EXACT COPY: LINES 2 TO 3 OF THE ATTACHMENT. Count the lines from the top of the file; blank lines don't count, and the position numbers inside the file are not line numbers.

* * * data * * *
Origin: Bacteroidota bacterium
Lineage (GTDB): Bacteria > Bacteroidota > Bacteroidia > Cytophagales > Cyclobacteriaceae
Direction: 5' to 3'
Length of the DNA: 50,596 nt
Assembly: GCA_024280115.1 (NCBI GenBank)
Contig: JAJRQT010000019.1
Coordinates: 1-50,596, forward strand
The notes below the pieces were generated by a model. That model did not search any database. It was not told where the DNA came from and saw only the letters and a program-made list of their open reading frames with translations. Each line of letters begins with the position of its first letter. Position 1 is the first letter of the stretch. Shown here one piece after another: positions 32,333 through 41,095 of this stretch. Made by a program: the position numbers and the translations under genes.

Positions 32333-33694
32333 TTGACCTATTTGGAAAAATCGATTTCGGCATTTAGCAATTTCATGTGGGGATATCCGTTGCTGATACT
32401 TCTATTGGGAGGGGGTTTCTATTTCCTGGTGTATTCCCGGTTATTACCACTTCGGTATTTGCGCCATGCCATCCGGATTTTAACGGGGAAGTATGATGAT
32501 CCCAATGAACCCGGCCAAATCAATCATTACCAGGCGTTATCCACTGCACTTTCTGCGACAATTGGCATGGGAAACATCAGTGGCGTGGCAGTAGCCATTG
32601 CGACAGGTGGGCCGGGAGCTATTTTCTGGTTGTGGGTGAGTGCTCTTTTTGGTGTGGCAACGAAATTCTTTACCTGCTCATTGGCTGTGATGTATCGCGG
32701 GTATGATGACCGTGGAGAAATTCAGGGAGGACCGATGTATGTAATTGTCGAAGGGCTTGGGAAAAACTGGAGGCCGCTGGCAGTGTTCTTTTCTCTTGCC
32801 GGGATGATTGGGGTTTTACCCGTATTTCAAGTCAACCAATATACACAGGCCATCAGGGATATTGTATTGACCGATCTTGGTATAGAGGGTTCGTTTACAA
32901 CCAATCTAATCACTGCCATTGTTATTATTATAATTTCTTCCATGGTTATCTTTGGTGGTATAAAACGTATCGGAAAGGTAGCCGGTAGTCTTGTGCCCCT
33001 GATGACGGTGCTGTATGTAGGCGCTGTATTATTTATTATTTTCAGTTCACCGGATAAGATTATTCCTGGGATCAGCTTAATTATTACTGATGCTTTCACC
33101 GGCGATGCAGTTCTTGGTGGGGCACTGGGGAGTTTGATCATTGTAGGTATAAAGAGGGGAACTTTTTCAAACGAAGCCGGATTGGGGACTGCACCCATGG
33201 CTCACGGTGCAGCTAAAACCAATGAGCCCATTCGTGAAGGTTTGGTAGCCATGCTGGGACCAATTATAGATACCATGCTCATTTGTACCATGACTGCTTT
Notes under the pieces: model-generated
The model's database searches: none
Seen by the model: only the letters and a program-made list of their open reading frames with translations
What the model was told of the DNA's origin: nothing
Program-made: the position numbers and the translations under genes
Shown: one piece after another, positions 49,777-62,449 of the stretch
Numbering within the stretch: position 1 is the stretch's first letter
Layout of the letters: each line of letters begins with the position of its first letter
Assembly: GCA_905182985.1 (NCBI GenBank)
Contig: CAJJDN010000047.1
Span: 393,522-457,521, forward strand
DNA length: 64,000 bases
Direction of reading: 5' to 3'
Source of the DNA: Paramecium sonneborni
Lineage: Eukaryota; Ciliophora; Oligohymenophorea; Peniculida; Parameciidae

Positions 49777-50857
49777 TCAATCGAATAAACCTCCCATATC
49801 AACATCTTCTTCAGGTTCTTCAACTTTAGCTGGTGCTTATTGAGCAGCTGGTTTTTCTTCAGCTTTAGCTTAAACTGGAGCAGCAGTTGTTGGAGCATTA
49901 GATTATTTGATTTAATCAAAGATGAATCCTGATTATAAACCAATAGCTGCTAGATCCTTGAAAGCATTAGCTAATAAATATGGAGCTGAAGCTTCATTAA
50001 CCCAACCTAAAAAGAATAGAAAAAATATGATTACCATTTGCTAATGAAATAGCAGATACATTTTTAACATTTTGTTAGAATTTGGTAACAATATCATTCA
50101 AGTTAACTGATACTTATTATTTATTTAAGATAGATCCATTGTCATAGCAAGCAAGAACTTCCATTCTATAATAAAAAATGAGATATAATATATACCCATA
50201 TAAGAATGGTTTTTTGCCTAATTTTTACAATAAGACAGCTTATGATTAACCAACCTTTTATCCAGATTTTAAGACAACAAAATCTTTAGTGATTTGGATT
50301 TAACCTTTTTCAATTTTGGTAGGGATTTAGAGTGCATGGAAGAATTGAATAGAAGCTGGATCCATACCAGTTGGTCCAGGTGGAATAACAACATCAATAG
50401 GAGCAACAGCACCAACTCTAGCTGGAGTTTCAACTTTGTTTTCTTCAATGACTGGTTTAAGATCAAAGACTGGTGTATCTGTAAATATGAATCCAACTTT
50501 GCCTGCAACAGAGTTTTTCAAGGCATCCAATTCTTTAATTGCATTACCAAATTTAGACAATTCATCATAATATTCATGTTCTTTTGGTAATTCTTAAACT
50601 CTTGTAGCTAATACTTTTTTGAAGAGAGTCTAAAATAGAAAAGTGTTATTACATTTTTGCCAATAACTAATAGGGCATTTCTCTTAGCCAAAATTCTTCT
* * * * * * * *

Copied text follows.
Lineage (GTDB): Bacteria > Bacteroidota > Bacteroidia > Cytophagales > Cyclobacteriaceae
Direction: 5' to 3'